Do frugal people have an unfair competitive advantage when it comes to accumulating a prodigious amount of wealth because they were just born that way? I’m beginning to wonder based on two things that happened recently.
1) Homejoy, a three year old housecleaning startup, decided to close its doors after raising about $40 million in funding. They ultimately failed to get sold or raise more money due to poor financials and lawsuits from contractors who wanted to be employees. It’s always a sad day when a company closes because I admire entrepreneurs very much. The founders had the courage to try, which is more than can be said for many others.
I never would have used Homejoy because I always clean my own house. Doesn’t everybody? Apparently not. Or apparently most people do, otherwise Homejoy wouldn’t have gone under. I find cleaning to be both cathartic and rewarding.
2) I got in sort of an e-mail tiff with my new master tenant’s roommate because she demanded an extra set of keys. It wasn’t a nice ask, but an entitled demand as if she owned the place. She first said she needed the keys for convenience purposes when other people stayed over. Then she said she needed a key for her housekeeper. These keys aren’t easily copyable. For security purposes, they have to be sent into a factory to be specially made. Each key has a specific embedded serial #.
My initial response was to ask her to just let the housekeeper in when she’s around or clean more herself if she’s got to wait an extra day or two. She wasn’t too happy with my suggestions! She said she works a lot and it’s none of my business how much she cleans (or doesn’t). Fair enough, even though it’s 100% my business for protecting my property from liability. I did end up spending a couple hours getting her that extra key, and am waiting for her to sign the addendum to take responsibility if the key gets lost or if the cleaner gets in a deadly fight with another condo owner.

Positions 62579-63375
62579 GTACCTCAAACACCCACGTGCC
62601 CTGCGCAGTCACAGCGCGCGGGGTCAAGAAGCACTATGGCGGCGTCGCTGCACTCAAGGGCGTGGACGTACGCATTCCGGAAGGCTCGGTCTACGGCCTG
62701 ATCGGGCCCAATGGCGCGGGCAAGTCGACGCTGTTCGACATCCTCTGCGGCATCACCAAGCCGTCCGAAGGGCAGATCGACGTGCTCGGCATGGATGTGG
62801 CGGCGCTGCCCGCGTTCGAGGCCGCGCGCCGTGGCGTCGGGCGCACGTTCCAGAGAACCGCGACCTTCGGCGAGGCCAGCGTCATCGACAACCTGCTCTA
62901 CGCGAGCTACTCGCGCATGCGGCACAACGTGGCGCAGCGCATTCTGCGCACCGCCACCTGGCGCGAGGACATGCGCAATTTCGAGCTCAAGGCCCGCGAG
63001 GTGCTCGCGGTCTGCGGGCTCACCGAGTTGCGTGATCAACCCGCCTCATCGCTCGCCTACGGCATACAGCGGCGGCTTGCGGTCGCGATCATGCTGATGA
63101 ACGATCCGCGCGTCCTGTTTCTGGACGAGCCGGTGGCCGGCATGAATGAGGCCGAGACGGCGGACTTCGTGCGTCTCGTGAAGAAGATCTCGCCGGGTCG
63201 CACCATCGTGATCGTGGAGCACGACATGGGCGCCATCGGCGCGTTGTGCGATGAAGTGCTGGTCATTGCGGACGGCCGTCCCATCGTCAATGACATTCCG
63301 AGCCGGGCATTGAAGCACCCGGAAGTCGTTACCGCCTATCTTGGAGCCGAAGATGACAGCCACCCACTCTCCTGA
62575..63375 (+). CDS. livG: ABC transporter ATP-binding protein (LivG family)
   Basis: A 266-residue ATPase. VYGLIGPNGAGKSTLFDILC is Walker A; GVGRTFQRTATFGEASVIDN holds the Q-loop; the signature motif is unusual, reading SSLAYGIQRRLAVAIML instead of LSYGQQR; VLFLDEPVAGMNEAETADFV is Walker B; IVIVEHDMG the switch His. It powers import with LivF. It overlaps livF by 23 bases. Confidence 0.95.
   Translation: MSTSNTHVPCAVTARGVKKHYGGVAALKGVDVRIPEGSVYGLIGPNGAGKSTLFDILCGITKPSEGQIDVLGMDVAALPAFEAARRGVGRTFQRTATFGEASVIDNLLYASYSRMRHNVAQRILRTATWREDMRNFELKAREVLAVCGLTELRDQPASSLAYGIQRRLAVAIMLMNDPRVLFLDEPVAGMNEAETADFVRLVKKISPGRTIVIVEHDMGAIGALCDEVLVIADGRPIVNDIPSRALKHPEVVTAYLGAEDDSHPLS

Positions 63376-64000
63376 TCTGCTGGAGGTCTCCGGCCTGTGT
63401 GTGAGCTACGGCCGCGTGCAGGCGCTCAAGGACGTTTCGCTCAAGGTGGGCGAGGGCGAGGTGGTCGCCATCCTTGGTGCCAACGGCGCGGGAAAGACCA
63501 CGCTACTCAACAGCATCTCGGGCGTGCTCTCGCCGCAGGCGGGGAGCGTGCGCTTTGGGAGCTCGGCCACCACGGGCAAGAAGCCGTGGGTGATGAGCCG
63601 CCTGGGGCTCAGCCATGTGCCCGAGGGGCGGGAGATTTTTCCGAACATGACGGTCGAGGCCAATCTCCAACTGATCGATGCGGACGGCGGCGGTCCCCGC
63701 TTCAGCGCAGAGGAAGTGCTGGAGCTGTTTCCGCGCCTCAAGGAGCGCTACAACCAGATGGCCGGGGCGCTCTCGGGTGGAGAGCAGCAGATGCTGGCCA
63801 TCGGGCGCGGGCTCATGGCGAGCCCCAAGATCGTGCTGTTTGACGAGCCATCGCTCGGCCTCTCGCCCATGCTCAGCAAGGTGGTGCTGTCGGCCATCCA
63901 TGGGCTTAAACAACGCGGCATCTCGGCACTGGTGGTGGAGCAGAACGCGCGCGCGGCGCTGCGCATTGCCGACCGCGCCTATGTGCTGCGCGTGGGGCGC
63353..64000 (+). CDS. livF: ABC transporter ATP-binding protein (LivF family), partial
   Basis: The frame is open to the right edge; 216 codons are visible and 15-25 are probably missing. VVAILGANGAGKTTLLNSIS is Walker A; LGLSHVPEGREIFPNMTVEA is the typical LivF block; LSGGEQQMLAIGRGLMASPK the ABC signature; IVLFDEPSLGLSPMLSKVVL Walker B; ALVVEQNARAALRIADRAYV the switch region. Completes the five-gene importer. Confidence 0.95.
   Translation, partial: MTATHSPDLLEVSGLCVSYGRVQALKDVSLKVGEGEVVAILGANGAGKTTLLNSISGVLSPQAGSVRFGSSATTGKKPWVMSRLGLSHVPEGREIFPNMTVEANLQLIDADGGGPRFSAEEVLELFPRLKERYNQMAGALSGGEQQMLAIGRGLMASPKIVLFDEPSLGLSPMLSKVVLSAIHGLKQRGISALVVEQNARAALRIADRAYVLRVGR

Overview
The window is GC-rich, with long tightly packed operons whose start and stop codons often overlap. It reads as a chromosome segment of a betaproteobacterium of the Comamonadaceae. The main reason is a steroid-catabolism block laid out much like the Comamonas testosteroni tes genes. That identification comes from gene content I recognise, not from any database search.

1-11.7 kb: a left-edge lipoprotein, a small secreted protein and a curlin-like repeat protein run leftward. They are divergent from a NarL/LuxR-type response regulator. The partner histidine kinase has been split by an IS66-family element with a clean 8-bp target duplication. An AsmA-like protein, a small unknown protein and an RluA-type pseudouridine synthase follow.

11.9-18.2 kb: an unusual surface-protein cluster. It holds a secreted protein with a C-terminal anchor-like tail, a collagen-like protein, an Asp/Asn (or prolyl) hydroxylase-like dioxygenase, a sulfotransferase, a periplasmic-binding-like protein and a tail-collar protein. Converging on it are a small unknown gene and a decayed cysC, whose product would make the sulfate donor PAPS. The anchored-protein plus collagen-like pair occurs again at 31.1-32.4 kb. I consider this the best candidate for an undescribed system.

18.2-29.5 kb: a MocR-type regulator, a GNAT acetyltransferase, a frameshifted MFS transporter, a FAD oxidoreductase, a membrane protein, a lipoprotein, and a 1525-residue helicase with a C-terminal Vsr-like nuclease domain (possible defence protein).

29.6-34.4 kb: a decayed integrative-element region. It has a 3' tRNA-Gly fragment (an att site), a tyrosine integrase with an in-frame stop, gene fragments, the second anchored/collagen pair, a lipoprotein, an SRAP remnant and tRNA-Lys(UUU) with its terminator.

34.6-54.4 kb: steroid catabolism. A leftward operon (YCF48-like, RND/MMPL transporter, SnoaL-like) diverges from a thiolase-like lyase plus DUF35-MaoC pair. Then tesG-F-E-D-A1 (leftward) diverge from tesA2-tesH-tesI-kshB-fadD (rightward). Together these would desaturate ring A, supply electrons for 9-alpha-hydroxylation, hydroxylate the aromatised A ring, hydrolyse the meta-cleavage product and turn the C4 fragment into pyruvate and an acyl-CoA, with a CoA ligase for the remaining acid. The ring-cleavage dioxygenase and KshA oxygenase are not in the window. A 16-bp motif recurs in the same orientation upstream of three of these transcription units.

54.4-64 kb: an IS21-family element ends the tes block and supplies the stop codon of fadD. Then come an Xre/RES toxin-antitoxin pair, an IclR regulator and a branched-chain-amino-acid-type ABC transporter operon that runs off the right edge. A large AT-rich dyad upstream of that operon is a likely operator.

From 1999 – 2012, I regularly worked 60-80 hours a week. Not once did I hire a person to clean my home. Not even in 2007 when it was raining money. I just made the time to clean my abode by myself.
So who gets a green pass for using cleaners? Busy parents, incredibly messy people, people allergic to dust mites, folks who live in mega mansions, elderly and the disabled come to mind. But for the rest of us, hiring a cleaner seems like a waste of money.
Here are some other reasons why I won’t pay for a cleaner:
1) I don’t feel comfortable having a stranger come into my house. It feels like an invasion of privacy.
2) Even if theft is rare, theft still happens. Many home robberies are perpetrated by those who’ve worked in your home. They might not rob you tomorrow. But they might rob you a year later when you least expect. My temptation to steal was greater when I earned less money as well.
3) I know how to clean. It’s easy. Most things that don’t pose physical risk, I do myself. This includes taking care of the yard, washing Rhino, and doing my laundry. Even though I can afford it, not doing these things myself feels like a waste of money. I eat out because my cooking is mediocre compared to world class chefs here in SF. Preparation also takes a long time. I paid a contractor to expand my bathroom because otherwise it would never pass inspection. I use an auto mechanic to fix my car because I worry about fixing things wrong and causing an accident.
4) I enjoy cleaning. There’s immediate satisfaction because you can see an immediate difference. It feels very zen to wipe down the hard wood floors. I love my mop and I love to vacuum. Decluttering makes me happy. Spending 30 minutes to an hour cleaning once a week is cathartic.
5) Like many of you, I like to save money!
I know I’m going to piss off some of you who do use cleaners, so let me have it in the comments section below why I’m a donkey for thinking the way I do!
I’ve always thought that most people were like me, which is why it kind of annoyed me that my new tenant was demanding an extra set of keys for her cleaners. I can understand if she was a working mother with two kids. But she’s in her early 30s, single, and really only has half an apartment to clean since she shares it with her roommate. Why couldn’t she find time to just clean 500 square feet of space herself?
I asked my underemployed friend her viewpoint since she also has a cleaner. She said,
“Well, it’s just like anything else. You pay for convenience or you do it yourself. I hire my friend for $20 bucks an hour for three hours a week to help her out and get a clean apartment as well. I’m so busy taking care of my son and working that my time could be better spent instead of cleaning.”